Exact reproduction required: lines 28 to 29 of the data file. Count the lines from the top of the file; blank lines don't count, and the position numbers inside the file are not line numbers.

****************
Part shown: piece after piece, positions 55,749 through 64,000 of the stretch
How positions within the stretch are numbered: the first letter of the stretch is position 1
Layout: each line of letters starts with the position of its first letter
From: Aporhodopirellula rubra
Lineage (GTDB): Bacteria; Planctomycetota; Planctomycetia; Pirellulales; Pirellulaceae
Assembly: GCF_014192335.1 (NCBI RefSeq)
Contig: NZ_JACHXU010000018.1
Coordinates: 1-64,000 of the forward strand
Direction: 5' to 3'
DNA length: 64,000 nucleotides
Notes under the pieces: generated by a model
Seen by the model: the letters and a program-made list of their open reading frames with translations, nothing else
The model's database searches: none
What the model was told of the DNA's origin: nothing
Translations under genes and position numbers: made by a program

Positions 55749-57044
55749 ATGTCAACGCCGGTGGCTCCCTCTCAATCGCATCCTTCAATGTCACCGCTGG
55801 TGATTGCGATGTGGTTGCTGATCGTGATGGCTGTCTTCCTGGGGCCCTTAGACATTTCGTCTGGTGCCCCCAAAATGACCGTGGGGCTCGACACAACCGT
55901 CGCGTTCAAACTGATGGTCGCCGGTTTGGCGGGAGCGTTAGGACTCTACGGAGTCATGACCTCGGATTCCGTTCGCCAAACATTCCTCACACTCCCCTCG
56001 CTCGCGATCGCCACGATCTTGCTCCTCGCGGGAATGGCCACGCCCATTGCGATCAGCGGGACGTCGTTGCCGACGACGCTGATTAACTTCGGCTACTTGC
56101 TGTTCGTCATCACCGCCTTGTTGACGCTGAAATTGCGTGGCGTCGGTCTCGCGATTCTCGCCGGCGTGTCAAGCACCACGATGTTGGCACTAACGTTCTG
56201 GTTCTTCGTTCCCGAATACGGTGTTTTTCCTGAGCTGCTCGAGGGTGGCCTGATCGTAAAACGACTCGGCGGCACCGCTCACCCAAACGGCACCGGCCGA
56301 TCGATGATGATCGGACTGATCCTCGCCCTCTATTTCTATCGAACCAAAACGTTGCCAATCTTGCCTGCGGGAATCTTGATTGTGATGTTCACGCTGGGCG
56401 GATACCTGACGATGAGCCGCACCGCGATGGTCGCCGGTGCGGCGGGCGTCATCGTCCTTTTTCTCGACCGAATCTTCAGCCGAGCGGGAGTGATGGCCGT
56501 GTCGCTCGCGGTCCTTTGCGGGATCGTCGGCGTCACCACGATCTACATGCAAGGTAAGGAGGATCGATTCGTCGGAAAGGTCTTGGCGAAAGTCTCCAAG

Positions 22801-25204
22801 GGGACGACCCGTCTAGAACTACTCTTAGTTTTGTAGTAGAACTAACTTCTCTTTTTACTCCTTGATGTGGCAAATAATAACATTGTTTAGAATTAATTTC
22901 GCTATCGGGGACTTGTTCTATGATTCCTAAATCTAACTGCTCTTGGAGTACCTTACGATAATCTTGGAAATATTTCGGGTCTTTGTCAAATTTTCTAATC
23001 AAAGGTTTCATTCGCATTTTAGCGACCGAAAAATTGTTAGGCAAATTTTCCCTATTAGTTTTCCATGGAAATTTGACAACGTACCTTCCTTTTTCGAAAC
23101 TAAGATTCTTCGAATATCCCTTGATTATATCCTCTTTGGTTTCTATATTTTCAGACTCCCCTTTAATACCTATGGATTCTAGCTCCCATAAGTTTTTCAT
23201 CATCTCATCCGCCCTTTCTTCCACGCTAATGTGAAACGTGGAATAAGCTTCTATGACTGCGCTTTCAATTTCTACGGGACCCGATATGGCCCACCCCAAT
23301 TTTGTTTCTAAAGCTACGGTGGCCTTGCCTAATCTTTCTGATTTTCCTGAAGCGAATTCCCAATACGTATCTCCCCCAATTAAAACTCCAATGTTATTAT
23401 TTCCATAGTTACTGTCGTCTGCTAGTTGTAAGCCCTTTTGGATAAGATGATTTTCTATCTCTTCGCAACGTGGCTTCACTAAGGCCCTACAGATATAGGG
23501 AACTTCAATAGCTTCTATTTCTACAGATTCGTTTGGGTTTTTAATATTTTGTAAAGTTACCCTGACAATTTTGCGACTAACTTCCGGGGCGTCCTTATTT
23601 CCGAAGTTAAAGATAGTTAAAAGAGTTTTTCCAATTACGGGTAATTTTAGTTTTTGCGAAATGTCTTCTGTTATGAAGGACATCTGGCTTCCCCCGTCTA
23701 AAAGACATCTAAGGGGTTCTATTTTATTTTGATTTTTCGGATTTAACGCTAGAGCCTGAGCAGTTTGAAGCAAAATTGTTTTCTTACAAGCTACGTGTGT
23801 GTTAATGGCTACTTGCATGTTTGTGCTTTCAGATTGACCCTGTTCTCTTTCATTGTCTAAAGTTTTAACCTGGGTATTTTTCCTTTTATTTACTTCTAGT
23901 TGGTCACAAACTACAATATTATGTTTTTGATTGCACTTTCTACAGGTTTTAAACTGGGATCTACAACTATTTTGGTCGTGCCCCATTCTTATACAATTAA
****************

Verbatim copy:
22901 GCTATCGGGGACTTGTTCTATGATTCCTAAATCTAACTGCTCTTGGAGTACCTTACGATAATCTTGGAAATATTTCGGGTCTTTGTCAAATTTTCTAATC
23001 AAAGGTTTCATTCGCATTTTAGCGACCGAAAAATTGTTAGGCAAATTTTCCCTATTAGTTTTCCATGGAAATTTGACAACGTACCTTCCTTTTTCGAAAC